Public Transit in Crisis: Low-Income Riders Have the Most to Lose From Service Cuts
Pranshu Verma reports on the state of public transit service around the country as the fiscal and ridership fallout from the pandemic deepens:
Public transit leaders across the country have issued dire warnings to Congress, saying that the first $25 billion in aid they received in March is quickly drying up, and they need more — otherwise their systems will go into a “death spiral.”
As public transit agencies feel the pain of declining revenues from fare payments as well as the other sources of funding, like sales taxes, for example, it's the most vulnerable users who are suffering the most, according to Verma.
But as service cuts to the United States’ bus, rail and subway systems start to happen, experts say it is the nation’s low-income residents, people of color and essential workers bearing the brunt. Many of them feel the congressional gridlock is completely ignoring their plight.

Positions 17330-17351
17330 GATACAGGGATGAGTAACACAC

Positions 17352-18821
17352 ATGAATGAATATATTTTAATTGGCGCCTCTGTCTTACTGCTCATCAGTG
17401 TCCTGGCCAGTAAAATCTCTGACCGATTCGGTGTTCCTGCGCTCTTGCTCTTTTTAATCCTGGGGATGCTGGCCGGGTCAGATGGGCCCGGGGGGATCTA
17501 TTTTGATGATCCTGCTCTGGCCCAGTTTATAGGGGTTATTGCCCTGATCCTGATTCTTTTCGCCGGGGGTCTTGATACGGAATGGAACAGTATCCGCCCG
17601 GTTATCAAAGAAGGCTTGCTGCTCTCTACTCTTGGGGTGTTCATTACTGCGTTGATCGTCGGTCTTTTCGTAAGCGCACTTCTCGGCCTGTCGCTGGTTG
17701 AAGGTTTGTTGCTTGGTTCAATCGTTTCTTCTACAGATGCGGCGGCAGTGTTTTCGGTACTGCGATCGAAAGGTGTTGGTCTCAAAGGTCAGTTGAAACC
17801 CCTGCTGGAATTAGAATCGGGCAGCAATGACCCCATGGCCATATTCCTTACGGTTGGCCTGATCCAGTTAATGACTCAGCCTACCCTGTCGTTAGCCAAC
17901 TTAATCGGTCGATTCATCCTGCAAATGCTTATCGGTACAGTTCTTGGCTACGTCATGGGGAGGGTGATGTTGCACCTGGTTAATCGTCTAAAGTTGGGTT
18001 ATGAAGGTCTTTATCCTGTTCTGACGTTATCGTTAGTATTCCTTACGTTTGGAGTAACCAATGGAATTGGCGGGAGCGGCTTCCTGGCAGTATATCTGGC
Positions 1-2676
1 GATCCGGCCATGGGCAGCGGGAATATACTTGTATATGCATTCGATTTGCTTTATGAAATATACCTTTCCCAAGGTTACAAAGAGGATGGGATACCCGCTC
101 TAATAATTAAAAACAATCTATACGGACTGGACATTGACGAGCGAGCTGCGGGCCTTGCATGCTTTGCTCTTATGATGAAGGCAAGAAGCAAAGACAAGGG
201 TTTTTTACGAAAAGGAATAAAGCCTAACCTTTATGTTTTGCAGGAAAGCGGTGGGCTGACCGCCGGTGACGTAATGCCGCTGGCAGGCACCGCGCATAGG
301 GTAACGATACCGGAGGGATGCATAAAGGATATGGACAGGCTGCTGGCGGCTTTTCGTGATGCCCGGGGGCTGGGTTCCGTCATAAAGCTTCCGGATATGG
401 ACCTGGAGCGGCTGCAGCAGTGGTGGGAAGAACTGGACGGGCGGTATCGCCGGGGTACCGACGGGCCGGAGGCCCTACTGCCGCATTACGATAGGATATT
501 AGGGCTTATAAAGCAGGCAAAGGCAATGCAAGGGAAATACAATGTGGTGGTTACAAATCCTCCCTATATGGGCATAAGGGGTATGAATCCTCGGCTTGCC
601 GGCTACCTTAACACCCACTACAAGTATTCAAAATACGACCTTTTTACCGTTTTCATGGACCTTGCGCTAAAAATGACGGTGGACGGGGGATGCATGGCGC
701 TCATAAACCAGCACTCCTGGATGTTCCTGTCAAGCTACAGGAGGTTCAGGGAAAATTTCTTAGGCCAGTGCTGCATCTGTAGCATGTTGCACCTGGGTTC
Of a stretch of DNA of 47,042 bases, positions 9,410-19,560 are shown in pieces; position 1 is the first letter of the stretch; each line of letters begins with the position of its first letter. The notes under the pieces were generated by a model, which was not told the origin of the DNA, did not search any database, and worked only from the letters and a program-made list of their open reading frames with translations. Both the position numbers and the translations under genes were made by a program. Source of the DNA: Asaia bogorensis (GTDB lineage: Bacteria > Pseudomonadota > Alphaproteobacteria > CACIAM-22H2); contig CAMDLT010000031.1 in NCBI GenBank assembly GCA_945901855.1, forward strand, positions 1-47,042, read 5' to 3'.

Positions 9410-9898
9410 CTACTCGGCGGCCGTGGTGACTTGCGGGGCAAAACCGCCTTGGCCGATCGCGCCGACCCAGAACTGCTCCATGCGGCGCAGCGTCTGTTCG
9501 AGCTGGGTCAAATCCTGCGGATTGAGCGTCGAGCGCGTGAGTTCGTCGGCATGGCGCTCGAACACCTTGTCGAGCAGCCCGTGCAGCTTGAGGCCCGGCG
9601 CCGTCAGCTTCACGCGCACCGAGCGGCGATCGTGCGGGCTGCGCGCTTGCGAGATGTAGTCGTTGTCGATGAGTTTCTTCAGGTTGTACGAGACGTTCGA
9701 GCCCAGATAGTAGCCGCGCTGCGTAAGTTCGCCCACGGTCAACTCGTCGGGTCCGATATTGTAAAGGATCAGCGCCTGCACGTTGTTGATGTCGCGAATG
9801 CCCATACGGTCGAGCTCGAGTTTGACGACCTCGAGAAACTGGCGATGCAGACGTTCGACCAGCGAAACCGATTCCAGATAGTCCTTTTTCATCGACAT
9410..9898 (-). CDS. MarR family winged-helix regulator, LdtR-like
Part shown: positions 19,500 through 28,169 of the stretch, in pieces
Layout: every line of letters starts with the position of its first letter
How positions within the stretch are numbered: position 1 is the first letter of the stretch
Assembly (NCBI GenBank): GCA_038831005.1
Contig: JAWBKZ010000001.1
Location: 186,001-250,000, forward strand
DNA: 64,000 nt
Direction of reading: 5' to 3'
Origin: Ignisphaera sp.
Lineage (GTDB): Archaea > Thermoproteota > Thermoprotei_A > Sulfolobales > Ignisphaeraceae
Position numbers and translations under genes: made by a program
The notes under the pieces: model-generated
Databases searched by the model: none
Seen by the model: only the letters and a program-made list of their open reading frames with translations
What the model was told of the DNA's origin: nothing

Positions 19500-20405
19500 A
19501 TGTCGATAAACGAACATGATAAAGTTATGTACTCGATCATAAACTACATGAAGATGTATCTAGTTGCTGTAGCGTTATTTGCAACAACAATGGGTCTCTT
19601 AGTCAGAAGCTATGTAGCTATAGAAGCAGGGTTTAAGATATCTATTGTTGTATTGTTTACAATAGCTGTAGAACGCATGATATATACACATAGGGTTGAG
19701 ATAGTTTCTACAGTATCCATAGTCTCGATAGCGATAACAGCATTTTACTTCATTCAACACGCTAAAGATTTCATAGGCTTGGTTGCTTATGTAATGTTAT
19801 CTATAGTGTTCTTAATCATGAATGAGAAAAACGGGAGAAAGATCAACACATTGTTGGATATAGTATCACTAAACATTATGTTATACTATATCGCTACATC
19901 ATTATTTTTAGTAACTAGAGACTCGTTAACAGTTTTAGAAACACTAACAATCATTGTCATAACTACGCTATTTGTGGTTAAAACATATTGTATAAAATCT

The article includes anecdotes from New Orleans about the plight of residents who depend on public transit to access essential services like grocery stores and medical care, but residents of cities all over the country are experiencing similar consequences.
Meanwhile, according to Verma, the U.S. Senate seems intent not to pass a stimulus package that would provide further funding to transit agencies around the country. The U.S. House of Representatives approved the HEROES Act in May, although transit advocates have criticized that bill, as well as the predecessor CARES Act, for spending too much on car-centric projects and reinforcing the funding status quo.